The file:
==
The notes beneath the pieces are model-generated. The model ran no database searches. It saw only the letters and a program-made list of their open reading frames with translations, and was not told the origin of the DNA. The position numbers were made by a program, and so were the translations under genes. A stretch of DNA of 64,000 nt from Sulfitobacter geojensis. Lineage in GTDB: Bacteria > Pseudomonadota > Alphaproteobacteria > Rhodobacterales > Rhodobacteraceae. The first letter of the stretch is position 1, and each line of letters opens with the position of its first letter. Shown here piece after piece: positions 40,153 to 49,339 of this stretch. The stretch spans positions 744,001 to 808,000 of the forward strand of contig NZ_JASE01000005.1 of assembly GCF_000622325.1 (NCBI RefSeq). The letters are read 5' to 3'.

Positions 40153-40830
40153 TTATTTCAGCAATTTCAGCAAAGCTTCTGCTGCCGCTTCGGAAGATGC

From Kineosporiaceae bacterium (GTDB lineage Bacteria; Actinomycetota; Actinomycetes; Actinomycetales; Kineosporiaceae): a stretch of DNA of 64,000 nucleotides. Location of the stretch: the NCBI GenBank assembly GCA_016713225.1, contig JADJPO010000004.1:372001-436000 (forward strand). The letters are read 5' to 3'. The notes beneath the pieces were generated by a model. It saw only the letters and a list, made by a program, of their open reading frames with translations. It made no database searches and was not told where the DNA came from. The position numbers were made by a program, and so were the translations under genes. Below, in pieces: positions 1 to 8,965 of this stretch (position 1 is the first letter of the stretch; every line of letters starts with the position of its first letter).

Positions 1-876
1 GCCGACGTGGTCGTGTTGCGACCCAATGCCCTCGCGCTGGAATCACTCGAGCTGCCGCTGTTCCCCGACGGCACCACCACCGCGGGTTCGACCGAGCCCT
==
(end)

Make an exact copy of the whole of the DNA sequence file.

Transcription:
The notes beneath the pieces are model-generated. The model ran no database searches. It saw only the letters and a program-made list of their open reading frames with translations, and was not told the origin of the DNA. The position numbers were made by a program, and so were the translations under genes. A stretch of DNA of 64,000 nt from Sulfitobacter geojensis. Lineage in GTDB: Bacteria > Pseudomonadota > Alphaproteobacteria > Rhodobacterales > Rhodobacteraceae. The first letter of the stretch is position 1, and each line of letters opens with the position of its first letter. Shown here piece after piece: positions 40,153 to 49,339 of this stretch. The stretch spans positions 744,001 to 808,000 of the forward strand of contig NZ_JASE01000005.1 of assembly GCF_000622325.1 (NCBI RefSeq). The letters are read 5' to 3'.

Positions 40153-40830
40153 TTATTTCAGCAATTTCAGCAAAGCTTCTGCTGCCGCTTCGGAAGATGC

From Kineosporiaceae bacterium (GTDB lineage Bacteria; Actinomycetota; Actinomycetes; Actinomycetales; Kineosporiaceae): a stretch of DNA of 64,000 nucleotides. Location of the stretch: the NCBI GenBank assembly GCA_016713225.1, contig JADJPO010000004.1:372001-436000 (forward strand). The letters are read 5' to 3'. The notes beneath the pieces were generated by a model. It saw only the letters and a list, made by a program, of their open reading frames with translations. It made no database searches and was not told where the DNA came from. The position numbers were made by a program, and so were the translations under genes. Below, in pieces: positions 1 to 8,965 of this stretch (position 1 is the first letter of the stretch; every line of letters starts with the position of its first letter).

Positions 1-876
1 GCCGACGTGGTCGTGTTGCGACCCAATGCCCTCGCGCTGGAATCACTCGAGCTGCCGCTGTTCCCCGACGGCACCACCACCGCGGGTTCGACCGAGCCCT